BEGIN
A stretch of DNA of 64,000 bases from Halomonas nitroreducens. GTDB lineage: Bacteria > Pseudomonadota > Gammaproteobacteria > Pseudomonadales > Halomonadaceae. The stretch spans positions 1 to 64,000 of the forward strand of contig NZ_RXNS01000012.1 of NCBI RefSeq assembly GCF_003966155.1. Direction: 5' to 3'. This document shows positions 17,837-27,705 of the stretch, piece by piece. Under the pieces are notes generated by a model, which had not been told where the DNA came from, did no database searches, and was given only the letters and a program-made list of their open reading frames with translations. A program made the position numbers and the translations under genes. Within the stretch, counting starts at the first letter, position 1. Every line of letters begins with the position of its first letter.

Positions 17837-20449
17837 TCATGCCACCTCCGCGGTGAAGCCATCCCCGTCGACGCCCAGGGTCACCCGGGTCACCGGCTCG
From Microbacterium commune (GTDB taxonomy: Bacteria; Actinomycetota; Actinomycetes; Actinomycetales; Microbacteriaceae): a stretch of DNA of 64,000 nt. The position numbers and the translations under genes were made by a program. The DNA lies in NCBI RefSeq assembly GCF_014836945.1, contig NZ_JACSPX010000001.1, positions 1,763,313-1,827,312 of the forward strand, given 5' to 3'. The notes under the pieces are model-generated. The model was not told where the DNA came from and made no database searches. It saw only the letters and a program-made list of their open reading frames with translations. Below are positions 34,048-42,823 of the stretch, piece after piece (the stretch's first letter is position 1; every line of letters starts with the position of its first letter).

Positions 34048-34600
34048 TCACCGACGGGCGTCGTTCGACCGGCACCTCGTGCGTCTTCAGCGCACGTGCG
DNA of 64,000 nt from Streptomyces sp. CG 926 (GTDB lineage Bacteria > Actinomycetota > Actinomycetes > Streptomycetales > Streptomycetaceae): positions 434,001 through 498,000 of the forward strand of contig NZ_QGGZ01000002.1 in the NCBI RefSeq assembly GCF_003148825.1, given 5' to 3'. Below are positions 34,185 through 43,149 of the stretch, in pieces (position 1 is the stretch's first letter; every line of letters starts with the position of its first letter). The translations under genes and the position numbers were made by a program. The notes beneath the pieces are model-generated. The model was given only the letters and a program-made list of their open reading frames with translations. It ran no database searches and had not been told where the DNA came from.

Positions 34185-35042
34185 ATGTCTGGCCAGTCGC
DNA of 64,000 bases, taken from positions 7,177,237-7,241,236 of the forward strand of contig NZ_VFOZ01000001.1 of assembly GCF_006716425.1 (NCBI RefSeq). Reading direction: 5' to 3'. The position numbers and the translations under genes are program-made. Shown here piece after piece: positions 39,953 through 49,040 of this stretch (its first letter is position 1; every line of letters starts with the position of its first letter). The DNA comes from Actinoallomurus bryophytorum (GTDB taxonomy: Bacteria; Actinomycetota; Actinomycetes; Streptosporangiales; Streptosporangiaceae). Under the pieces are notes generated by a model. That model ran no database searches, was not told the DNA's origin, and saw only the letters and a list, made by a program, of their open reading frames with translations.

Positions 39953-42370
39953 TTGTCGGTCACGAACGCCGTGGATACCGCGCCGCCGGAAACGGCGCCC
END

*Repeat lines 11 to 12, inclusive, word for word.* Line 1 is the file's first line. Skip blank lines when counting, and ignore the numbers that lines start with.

Positions 39953-42370
39953 TTGTCGGTCACGAACGCCGTGGATACCGCGCCGCCGGAAACGGCGCCC